Subject: I have found a DVD that I think you would enjoy
|Verdi - Falstaff / Bacquier Stilwell Armstrong Lindenstrand Szirmay Cosotti Ihloff Lanigan Solti Vienna Philharmonic|
Actors: Gabriel Bacquier, Max-Rene Cosotti, Karan Armstrong, Vienna Opera Philharmonic, Georg Solti
Genres: Indie & Art House, Music Video & Concerts, Musicals & Performing Arts
? Sir Georg Solti leads the Vienna Philharmonic in Verdi?s comic masterpiece. ? Studio film directed by Götz Friedrich. ? Featuring Gabriel Baquier in a delightful turn as Falstaff with Richard Stilwell singing Ford?perfor... more »
A brilliant and evocative performance
Mike Birman | Brooklyn, New York USA | 12/05/2005
(5 out of 5 stars)
"I've always considered Von Karajan's classic 1956 recording of Falstaff (available from EMI and remastered as one of their "Great Recordings of the Century") with Tito Gobbi in the title role, and featuring a cast that includes Elisabeth Schwarzkopf, Nan Merriman and Anna Moffo, as the finest version available. This DVD of the 1979 film shot in Berlin's BUFA studios on 35mm film and directed by Gotz Friedrich, which I had never seen before, may be a nearly comparable performance! Frankly, I was not expecting much when I first popped the DVD into my player. Sir Georg Solti has occasionally struck me as a rather four-square conductor (though not with that pedestrian streak someone like Zubin Mehta frequently exhibits). Solti can be great in a justifiably lauded performance, then lapse into an uninspired (yet never bad!) interpretation. His Elektra with Nilsson is (forgive me) electrifying, so I knew he was capable of such magnificence. But I was not prepared for this!
This performance, and the film that documents it, is superb! From its comically vulgar opening in the Garter Inn, where we are introduced to a rotund (and slightly pathetic) Falstaff - in a richly nuanced performance by baritone Gabriel Bacquier cocooned in prosthetic girth (his face is too thin for the enormity to be real) - to the supremely beautiful nocturnal magic of the Finale in Windsor Park, Solti is lovingly accompanied by the sublime Vienna Philharmonic. They play with such delicacy and elan what is an undeniably delicate score, that I lost myself in the instrumentation, forgot it was Verdi, thought it was Mozart, and couldn't remember which Mozartean Opera this was. That is high praise indeed, given my intense love for the divinely gifted Composer from Salzburg! The woodwinds and strings are singled out for special praise: perfect intonation and phrasing doesn't begin to do them justice. They breathe life into this score, propel it forward, act as a Chorus commenting on the action. If you never understood why all the fuss over this band, listen here. You'll get the idea!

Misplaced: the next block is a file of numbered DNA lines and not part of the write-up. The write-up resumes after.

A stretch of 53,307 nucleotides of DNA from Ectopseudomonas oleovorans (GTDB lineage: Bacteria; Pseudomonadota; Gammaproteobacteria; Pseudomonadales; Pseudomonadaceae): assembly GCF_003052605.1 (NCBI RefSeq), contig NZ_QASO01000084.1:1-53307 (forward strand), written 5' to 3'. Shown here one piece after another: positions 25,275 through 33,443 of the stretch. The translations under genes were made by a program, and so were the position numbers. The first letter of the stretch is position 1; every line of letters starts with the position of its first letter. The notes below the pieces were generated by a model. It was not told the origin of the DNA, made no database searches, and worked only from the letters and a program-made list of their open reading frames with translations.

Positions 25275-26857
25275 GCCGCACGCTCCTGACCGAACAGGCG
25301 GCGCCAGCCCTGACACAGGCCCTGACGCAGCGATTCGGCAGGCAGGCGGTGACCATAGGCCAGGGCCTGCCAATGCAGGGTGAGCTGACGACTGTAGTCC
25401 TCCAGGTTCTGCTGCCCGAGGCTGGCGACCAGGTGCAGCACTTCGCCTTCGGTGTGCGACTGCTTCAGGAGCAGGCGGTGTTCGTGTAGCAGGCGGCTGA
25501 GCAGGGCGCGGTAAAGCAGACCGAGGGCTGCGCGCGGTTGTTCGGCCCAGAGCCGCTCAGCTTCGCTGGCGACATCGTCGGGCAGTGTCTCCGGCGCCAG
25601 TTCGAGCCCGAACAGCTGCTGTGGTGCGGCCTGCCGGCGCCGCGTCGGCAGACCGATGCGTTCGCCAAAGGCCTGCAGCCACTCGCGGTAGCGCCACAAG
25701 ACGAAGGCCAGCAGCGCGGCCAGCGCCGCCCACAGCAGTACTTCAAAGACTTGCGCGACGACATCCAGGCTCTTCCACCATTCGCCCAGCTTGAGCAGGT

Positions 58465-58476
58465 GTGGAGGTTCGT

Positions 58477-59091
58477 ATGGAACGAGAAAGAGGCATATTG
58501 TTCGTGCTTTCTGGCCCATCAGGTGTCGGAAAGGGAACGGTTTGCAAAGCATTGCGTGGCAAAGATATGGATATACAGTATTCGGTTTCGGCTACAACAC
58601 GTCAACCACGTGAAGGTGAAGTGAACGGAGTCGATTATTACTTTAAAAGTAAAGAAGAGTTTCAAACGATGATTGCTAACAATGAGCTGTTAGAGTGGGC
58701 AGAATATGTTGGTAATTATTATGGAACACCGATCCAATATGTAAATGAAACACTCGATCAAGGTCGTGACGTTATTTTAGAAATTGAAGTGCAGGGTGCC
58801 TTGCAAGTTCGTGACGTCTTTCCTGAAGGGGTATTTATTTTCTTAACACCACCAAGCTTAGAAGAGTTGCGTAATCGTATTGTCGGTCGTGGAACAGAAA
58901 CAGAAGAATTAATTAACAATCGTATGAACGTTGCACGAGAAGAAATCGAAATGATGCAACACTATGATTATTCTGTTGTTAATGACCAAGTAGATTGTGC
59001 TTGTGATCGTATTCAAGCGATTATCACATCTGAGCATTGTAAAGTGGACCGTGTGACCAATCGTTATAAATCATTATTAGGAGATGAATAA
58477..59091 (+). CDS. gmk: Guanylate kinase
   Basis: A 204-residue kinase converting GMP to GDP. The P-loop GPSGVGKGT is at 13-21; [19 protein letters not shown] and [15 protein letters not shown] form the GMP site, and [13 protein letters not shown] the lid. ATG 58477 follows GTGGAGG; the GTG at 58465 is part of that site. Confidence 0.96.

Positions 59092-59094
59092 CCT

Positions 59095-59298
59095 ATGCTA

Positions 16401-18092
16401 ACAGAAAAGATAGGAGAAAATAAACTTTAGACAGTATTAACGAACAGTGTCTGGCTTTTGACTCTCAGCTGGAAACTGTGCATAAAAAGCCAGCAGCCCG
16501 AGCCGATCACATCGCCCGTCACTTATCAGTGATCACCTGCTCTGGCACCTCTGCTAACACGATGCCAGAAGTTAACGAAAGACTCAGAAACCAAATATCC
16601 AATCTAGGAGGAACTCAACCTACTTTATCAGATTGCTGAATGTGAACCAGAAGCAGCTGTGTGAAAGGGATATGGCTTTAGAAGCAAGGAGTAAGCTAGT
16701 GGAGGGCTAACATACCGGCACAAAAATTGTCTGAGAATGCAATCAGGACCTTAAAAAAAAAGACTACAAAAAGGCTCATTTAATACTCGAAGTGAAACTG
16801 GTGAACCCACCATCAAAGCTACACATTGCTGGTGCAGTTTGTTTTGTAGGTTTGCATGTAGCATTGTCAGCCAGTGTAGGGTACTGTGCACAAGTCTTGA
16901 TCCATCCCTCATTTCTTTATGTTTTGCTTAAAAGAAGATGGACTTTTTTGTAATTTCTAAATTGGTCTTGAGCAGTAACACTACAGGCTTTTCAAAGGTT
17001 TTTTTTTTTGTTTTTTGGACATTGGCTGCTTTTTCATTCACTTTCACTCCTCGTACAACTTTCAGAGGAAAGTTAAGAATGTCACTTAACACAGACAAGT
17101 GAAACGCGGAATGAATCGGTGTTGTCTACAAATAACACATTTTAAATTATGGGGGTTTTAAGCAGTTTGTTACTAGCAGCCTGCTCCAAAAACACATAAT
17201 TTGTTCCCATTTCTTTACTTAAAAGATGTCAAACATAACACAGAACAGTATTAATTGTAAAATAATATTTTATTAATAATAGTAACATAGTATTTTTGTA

The cast is uniformly good. Richard Stilwell is Ford, Alice's husband. The young lovers are played by Max-Rene Cosotti as Fenton, a role he has played at Glyndebourne, and a lovely Jutta-Renate Ihloff as Nanetta, the daughter of Alice and Ford. Alice is sung by Karan Armstrong. As I listen to "Alfin t'ho colto, raggiante fior" from part two, sung by Falstaff and Alice in Ford's house, I can hear, for the very first time, small musical phrases quoting from Wagner's "Die Meistersinger". That is a particularly stark example of the clarity of this performance!
The rest of the cast includes John Lanigan as Dr. Cajus. Peter Maus and Ulrik Cold (Sarastro in Ingmar Bergman's Magic Flute!) are the disreputable comic foils Bardolfo and Pistola. The ravishing Swedish Mezzo Sylvia Lindenstrand is more than just eye candy as Meg Page. Mrs. Quickly is Marta Szirmay. The cast can act as well as sing, superbly presenting both drama and music. The sets evoke an entire Elizabethan neighborhood, not just a cramped room. You feel immersed in the staging. The costumes are evocative; rag-like on the unfortunate Falstaff and his friends, suitably upwardly-mobile as the cast's social status rises.
The only jarring note, at least for me, is the spoken narration (in German) between scenes. It slowed the drama's forward propulsion, subtracting from the suspension of disbelief, but only slightly. I got used to it quickly. I must emphasize the sheer beauty and wistfulness of the Finale. It symbolically closes two lives (Falstaff and Verdi), two eras (Elizabethan and Romantic) as well as this Opera. It is lovingly staged and performed here. This is a brilliant DVD. It is now one of my favorites in the format and one of my two or three favorite performances of Falstaff. My highest possible recommendation!